New tower boosts safety

New tower boosts safety

By Jeff DeLong • jdelong@rgj.com • October 27, 2010

Flight safety has been improved and the future of aviation at Reno-Tahoe International Airport will take off following the opening of a new air traffic control tower, officials said Tuesday.

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The Federal Aviation Administration’s operation of the new tower started Saturday but was celebrated Tuesday at a ceremony outside the 195-foot-high structure.
“We have achieved a towering achievement,” said Krys Bart, president and chief executive officer of the Reno-Tahoe Airport Authority.
The new tower — three times the height of the airport’s old tower, which was erected in 1957 — gives FAA controllers a much-improved view of aircraft on airport runways and ramps. From the old tower, parts of the airport were not visible.
The change, officials said, represents a substantial improvement in airport safety.
“Greater elevation means better visibility, and better visibility translates to greater safety,” said Roderick Hall, the FAA’s assistant administrator for government affairs. “Safety is our mission and our passion, and basically, that’s what this project is all about.”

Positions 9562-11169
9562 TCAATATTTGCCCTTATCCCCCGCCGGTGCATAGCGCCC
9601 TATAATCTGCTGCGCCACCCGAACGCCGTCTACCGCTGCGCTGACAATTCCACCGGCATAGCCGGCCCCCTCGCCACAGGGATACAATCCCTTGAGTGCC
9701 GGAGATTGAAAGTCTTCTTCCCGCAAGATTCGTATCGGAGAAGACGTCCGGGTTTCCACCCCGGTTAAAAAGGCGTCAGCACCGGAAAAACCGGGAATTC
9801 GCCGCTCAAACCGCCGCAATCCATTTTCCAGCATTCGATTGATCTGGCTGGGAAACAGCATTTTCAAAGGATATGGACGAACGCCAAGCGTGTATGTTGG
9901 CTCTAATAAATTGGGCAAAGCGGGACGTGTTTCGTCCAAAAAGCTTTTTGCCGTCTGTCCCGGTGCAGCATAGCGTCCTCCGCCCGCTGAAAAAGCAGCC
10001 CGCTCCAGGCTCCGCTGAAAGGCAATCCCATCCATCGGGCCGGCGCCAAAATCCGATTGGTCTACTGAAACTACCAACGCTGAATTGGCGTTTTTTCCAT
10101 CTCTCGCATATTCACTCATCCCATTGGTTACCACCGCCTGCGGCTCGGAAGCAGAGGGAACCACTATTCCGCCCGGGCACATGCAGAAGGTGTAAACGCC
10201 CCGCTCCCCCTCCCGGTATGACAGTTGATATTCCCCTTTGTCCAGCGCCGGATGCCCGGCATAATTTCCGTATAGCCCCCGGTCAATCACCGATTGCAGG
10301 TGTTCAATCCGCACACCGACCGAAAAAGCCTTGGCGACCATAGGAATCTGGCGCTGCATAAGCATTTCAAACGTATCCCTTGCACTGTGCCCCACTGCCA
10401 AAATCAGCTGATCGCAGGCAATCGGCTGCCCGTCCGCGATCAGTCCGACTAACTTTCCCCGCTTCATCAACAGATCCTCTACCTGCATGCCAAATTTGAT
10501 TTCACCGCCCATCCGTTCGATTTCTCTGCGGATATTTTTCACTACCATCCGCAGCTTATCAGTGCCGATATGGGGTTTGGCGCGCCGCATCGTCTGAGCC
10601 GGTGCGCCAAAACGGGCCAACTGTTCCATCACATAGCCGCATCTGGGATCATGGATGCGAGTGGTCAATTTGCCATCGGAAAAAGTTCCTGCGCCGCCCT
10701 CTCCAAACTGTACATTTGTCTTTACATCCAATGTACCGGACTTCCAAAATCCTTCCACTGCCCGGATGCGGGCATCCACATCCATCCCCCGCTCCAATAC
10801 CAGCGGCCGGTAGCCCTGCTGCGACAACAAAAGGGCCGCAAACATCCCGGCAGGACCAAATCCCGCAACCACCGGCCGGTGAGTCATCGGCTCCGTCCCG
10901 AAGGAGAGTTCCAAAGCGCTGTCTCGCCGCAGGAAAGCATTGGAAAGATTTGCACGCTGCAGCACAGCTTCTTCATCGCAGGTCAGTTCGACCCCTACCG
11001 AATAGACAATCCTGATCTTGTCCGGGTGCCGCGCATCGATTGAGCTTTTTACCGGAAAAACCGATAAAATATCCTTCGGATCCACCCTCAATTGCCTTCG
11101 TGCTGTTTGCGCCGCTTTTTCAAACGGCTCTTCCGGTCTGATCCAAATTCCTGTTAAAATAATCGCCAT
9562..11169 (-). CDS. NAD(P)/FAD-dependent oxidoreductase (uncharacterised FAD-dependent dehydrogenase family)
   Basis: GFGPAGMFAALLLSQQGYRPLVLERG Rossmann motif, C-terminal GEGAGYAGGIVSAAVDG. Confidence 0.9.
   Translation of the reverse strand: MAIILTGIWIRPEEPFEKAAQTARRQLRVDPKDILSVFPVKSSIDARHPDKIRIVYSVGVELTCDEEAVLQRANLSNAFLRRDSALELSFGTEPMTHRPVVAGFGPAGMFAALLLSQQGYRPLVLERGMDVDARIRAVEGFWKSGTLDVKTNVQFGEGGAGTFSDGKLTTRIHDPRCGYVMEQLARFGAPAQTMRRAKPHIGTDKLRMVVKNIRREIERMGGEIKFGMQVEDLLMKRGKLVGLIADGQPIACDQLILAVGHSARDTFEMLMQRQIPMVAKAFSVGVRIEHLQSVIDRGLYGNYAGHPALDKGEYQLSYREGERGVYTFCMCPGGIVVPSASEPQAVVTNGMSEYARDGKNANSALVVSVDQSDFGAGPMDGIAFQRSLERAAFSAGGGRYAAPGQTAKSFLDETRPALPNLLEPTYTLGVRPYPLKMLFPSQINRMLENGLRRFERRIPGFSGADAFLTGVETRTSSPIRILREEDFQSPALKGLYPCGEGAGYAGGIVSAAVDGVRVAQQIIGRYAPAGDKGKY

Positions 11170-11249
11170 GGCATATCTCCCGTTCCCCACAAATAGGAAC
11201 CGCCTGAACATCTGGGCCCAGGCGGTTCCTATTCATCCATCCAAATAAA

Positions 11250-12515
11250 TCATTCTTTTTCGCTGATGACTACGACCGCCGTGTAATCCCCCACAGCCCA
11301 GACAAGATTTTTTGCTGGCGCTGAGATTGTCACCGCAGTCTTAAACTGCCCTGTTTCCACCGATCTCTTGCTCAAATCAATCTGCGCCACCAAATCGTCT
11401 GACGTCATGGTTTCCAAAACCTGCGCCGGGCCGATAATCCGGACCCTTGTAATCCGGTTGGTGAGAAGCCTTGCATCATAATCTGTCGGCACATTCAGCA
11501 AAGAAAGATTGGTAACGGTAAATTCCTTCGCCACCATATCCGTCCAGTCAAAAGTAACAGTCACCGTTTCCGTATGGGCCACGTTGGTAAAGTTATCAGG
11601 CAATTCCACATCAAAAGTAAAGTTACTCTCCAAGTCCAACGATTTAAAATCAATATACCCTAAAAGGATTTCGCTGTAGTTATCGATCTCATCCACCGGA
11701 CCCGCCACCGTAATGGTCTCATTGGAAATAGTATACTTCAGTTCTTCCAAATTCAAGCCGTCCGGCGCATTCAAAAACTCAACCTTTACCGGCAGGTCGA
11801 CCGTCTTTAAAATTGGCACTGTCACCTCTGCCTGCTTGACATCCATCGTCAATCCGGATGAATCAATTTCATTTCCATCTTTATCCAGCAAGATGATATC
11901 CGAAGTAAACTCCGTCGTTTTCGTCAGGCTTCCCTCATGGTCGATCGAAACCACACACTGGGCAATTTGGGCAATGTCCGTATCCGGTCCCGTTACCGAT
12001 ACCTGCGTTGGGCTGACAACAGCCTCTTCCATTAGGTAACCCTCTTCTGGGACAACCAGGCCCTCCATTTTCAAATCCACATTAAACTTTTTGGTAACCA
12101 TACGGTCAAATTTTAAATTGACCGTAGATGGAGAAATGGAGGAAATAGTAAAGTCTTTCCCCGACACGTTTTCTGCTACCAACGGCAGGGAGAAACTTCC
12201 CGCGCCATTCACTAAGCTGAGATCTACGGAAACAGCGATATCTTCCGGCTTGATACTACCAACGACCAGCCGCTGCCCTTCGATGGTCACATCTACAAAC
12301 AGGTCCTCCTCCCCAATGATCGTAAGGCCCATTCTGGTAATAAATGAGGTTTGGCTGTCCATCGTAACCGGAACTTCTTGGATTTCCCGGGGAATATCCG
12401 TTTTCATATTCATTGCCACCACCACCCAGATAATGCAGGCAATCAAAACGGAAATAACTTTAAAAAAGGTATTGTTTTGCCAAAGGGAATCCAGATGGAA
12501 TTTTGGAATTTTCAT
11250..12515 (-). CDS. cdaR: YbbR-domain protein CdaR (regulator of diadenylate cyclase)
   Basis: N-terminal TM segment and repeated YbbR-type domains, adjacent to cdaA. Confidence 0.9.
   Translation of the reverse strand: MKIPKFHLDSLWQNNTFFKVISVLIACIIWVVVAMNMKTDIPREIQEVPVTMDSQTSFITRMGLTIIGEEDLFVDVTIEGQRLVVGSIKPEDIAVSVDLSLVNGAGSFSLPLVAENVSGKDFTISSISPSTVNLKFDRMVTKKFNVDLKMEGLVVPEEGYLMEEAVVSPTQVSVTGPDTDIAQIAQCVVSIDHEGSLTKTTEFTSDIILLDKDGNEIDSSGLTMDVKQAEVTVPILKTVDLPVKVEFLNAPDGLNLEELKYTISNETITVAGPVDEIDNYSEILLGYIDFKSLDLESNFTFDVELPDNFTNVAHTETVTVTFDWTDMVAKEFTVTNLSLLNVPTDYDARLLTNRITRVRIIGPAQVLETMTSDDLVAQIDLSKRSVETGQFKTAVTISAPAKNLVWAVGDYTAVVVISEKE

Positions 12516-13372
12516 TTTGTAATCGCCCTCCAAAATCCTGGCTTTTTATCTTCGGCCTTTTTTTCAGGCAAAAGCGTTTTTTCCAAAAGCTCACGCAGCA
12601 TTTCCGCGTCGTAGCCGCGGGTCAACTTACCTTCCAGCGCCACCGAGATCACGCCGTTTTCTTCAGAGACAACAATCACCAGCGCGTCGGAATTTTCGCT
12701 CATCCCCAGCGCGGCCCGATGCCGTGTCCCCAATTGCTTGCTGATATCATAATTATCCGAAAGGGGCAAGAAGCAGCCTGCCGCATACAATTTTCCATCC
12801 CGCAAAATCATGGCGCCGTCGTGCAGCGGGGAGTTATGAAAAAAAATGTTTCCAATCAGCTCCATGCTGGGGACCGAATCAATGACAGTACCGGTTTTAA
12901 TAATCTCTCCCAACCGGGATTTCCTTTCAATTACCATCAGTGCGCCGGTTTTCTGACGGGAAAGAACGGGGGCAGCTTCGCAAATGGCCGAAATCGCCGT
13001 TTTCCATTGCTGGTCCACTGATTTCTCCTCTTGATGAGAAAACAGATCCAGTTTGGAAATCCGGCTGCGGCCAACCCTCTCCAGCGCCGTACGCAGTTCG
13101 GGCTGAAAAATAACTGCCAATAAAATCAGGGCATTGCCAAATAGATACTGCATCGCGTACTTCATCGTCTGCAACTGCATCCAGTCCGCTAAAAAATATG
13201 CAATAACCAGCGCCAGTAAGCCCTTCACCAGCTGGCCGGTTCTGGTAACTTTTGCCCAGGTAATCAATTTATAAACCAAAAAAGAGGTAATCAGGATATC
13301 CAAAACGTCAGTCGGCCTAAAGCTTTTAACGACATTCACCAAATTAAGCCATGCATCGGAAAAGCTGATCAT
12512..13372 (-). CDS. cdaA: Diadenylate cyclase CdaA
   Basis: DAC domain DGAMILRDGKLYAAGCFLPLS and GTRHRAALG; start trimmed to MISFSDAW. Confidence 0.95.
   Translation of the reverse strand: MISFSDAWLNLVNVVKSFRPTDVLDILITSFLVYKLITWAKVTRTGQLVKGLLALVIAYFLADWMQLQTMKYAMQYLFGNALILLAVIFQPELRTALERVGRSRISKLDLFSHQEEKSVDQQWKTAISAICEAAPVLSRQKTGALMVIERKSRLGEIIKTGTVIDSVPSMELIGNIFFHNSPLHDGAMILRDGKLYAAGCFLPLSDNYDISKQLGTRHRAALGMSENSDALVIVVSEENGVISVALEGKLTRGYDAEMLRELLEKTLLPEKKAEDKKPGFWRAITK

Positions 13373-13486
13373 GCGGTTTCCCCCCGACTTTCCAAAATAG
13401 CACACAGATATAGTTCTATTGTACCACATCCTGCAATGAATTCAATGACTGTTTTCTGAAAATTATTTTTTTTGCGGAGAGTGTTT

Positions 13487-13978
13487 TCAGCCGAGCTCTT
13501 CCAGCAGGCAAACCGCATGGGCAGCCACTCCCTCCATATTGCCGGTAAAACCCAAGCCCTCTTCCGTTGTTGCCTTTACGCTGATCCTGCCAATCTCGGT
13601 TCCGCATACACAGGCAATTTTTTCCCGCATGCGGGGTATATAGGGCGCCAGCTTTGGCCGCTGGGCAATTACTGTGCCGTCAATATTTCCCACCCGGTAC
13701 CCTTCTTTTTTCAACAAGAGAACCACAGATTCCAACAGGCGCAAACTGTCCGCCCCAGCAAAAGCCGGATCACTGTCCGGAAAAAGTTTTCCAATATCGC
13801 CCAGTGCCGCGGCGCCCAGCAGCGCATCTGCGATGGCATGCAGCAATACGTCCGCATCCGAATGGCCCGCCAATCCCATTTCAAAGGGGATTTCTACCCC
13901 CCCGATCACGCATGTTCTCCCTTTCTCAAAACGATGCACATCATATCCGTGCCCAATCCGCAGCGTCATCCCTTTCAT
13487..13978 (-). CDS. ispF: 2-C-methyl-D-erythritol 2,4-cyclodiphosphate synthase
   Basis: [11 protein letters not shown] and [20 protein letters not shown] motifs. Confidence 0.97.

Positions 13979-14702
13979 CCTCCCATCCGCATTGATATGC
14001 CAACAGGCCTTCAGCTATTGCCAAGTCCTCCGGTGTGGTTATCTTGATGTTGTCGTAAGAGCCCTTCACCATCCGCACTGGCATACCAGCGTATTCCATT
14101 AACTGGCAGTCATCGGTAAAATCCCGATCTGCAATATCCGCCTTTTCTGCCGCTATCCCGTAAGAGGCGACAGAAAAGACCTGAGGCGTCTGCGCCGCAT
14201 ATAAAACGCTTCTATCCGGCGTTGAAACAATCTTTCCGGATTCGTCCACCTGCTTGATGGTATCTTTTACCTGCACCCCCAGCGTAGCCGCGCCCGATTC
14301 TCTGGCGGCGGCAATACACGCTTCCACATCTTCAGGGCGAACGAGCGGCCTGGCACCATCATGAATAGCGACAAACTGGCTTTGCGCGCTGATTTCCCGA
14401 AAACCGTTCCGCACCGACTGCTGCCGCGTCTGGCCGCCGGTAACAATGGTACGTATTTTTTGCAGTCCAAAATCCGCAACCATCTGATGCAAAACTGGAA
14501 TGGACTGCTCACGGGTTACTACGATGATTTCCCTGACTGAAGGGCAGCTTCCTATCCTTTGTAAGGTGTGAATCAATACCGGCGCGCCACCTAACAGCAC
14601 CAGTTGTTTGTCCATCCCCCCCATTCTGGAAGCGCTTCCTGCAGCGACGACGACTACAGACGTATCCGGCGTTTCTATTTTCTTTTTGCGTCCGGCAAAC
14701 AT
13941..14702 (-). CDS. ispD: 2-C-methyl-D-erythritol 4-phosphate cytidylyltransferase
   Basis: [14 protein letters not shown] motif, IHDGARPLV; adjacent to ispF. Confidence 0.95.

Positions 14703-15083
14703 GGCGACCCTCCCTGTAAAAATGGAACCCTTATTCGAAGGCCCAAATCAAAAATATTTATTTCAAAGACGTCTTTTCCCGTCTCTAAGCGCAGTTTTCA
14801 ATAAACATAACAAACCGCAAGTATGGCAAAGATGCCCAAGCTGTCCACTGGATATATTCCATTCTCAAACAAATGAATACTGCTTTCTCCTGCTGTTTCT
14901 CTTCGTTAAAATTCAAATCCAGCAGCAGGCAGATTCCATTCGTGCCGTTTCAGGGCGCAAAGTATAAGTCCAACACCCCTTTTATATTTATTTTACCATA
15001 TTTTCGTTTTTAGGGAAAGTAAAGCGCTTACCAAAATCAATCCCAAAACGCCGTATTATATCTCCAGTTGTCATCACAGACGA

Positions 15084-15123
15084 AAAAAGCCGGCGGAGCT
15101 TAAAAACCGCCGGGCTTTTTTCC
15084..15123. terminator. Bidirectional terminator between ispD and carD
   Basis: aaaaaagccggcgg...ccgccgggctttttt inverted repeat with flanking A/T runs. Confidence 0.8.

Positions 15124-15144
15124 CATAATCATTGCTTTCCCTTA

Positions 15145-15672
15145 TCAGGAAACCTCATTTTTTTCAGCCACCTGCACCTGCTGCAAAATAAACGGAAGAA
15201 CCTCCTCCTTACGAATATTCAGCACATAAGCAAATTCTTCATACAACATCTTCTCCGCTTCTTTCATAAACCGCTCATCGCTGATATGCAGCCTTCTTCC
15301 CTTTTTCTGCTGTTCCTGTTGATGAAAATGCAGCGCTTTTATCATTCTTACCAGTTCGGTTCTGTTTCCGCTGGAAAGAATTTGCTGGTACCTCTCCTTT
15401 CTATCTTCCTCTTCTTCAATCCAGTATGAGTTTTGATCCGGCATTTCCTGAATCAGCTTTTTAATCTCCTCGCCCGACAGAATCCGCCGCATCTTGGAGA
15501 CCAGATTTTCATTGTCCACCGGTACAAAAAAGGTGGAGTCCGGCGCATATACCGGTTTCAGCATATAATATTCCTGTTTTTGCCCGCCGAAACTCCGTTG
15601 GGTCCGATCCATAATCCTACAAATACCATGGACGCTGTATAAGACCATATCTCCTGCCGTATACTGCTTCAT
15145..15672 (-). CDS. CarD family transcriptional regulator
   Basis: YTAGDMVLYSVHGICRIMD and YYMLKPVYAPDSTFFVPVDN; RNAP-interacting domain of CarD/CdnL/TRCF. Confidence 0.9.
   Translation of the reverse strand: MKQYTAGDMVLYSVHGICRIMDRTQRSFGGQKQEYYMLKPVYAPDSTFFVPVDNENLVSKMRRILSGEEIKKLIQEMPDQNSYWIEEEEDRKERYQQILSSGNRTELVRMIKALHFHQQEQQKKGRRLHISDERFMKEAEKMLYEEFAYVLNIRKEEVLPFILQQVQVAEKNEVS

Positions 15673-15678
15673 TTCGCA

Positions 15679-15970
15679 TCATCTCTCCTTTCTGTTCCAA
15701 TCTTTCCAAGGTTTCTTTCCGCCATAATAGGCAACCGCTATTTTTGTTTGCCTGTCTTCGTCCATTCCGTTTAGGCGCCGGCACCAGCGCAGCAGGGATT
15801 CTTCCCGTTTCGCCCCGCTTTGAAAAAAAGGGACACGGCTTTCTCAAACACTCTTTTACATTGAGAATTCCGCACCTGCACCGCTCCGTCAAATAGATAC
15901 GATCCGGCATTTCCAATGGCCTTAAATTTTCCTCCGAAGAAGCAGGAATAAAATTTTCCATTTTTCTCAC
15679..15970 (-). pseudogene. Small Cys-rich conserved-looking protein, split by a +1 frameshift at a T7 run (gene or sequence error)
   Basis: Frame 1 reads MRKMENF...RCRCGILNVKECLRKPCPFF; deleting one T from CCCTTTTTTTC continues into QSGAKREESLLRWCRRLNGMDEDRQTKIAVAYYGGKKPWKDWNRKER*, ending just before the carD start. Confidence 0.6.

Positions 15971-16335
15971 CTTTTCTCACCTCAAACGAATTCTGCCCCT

The tower has “probably quadrupled” safety not only for airliners but for cargo planes, general aviation and military aircraft, said Brig. Gen. Bill Burks, adjutant general of the Nevada National Guard. The airport is home to the Guard’s 152nd Airlift Wing of C-130 cargo aircraft.
Construction of the tower, which commenced in 2008, provided 140 jobs during the heart of the recession, Bart said. She credited the project’s funding with bipartisan support from Nevada’s congressional delegation. She gave particular credit to U.S. Senate Majority Leader Harry Reid, D-Nev., who she said earmarked funds for construction over several years.

Reid, now in a tough bid for re-election against Republican former Assemblywoman Sharron Angle, attended Tuesday’s ceremony.
He noted that the new tower helps elevate Reno-Tahoe International to a “world-class airport” in line with the region’s standing as a tourist destination.
The last tower, Reid said, was built when Reno was a “rather sleepy town” that has since tripled in population.
“It’s fitting we open a new control tower that’s three times as tall,” Reid said. “When we look at this new, soaring tower, we see Reno’s future.”

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